It also gave a lower grade to white persons who were more likely to commit crimes than black people. The algorithm maintains the current quo by ignoring how and why the policing system has been and continues to be racist toward Black people.

The COMPAS algorithm, according to Northepointe, was fair because it showed the same chance of recidivism across all categories. It is not fair, according to ProPublica, to treat likes alike, especially as race is a protected social group category.

This sort of thinking represents the rationale in government decision-making by treating all citizens equally.

As a result, it failed to meet the quantitative definition of fairness when it was incorrect. Other notions of fairness are also violated by this method, notably from social science and political philosophy. However, there is no apparent “wrong” or “right” answer. Questions arise: Is this the appropriate framing of fairness in this context? Is it suitable for a private sector entity to decide what is fair in a public-sector matter?


We put our faith in machine learning algorithms, expecting them to be “fair” and nondiscriminatory, particularly regarding legally protected groups, such as race and gender. But it isn’t that easy. Different definitions and ideas of fairness are rarely explored at the outset of the development of an ML system. Even if alternative definitions or methodologies are considered, there isn’t always a “correct” result for a specific AI system. Furthermore, different actors involved in the ML process from dataset production to algorithm development to AI system deployment may have diverse perceptions and interpretations of fairness.

The legislation provides some direction in the instance of the COMPAS algorithm, but it still leaves leeway for interpretation of what fairness entails. Maintaining the status quo using artificial intelligence systems, as the COMPAS algorithm is designed to accomplish, can obscure, perpetuate, and magnify disparities. Importantly, AI systems can mimic society over time and perhaps accentuate existing imbalances. Again, there is no “correct” solution, and views on “fair” in that situation differ. Many activists stress the significance of focusing on justice.

Selecting a fairness definition/approach necessitates trade-offs, which you must describe to comprehend what an AI system is supposed to do and why and allow for debate. It might be troublesome, especially if it is done without clearly explaining why or selecting a specific strategy. It’s simple, even enticing, to check the box and declare the model ‘fair’ according to the chosen definition or approach.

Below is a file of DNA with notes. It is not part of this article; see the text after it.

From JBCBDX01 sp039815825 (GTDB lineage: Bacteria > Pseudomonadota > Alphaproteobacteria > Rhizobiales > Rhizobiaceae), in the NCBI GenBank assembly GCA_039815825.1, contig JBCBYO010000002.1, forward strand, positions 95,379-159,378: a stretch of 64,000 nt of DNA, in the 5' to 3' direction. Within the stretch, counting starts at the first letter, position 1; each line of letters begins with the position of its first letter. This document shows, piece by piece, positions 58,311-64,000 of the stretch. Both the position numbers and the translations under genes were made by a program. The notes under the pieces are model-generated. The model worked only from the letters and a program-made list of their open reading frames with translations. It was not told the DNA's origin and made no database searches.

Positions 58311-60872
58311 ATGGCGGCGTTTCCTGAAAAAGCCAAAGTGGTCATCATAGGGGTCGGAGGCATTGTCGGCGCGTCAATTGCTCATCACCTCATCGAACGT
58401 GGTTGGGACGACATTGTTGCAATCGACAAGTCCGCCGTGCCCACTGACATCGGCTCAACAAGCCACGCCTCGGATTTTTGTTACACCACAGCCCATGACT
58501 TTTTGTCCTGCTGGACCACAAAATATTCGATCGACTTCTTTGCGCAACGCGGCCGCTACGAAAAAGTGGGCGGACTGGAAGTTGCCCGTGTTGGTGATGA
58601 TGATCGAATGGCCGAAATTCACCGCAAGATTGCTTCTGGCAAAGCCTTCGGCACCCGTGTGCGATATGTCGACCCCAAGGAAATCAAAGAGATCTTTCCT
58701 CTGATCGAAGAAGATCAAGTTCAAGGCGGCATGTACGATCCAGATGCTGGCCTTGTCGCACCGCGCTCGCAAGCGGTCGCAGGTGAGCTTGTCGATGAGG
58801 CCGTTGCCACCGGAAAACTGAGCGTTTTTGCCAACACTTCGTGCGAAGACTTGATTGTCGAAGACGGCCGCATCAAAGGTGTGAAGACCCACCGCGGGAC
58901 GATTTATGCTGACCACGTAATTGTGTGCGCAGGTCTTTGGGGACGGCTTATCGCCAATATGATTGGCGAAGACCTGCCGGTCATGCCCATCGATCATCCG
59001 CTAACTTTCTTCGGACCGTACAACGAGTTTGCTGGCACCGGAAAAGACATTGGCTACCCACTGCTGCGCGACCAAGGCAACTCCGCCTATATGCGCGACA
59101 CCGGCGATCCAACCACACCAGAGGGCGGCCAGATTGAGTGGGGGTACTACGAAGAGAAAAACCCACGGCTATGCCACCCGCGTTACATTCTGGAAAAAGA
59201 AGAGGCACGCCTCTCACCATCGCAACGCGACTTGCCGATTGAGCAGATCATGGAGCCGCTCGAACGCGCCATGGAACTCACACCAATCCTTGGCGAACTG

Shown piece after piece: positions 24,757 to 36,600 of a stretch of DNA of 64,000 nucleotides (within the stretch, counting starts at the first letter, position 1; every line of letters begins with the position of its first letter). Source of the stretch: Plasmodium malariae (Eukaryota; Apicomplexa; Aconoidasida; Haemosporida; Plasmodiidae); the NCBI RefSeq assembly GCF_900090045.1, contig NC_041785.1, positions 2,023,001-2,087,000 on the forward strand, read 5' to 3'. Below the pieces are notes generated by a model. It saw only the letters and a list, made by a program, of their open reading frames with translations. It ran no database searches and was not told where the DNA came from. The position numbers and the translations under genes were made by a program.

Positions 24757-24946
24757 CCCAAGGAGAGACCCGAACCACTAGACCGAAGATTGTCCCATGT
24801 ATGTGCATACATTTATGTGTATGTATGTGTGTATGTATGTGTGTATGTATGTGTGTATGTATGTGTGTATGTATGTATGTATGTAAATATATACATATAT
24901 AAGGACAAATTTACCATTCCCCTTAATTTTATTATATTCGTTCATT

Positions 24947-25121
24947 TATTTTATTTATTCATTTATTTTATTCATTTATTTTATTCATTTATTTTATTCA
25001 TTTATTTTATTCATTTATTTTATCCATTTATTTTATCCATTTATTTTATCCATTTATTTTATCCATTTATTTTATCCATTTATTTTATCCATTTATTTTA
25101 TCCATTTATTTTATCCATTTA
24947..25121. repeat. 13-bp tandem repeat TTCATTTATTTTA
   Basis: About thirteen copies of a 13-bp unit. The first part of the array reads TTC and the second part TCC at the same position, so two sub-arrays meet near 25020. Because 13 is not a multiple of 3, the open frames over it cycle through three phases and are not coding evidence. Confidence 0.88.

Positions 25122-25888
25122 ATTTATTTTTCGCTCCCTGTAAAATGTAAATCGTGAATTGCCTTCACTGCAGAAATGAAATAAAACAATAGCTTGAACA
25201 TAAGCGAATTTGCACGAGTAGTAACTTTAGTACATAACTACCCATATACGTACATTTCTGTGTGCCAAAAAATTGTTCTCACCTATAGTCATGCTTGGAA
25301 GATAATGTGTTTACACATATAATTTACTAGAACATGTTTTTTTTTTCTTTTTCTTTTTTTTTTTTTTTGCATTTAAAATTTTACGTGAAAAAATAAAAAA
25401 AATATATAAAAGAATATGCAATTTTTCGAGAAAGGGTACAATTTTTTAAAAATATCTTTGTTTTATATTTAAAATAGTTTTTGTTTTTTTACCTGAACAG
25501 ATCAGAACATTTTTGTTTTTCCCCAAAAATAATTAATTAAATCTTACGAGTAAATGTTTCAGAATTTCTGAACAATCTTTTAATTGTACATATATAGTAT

There are also issues emanating from a technical standpoint: adding more fairness criteria places restrictions on an algorithm, resulting in reduced accuracy.

Fairness is a term that comes into play in terms of how an ML system is utilized. In addition, it is also concerned with how it is built. It may be considered unjust if users cannot observe, understand, or dispute AI system decisions. Furthermore, because ML models are opaque, ensuring “fairness” can be difficult.

In every facet of society, justice is based on fairness. Opportunities and resources are informed and assigned along socially constructed group boundaries, and society is a product of its history (e.g., race, gender, class, sexual orientation, and ability).

A justice approach recognizes how oppressed or marginalized groups have been and attempts to remedy this to increase freedom and possibilities for all. As far as AI systems, a justice approach evaluates how some groups are oppressed or marginalized in the context and investigates how the AI system can advance equity rather than perpetuating a status quo that oppresses or marginalizes specific groups.


Tools can assist practitioners in navigating the choppy waters of fairness. They can offer direction, formalize processes, and empower individual employees. They also serve as a means of documenting choices so that teams can explain their positions and engage in debate.

Qualitative research methods

Qualitative tools aid in exploring the complexities of justice while also prompting critical conversation and thought. They can help teams imagine the AI system and its role in society, investigate potential fairness-related damages and trade-offs, sketch out how bias might occur, and develop ways to avoid biases. They can also assist in the tracking and monitoring of any fairness-related harms.

Two qualitative tools are highlighted: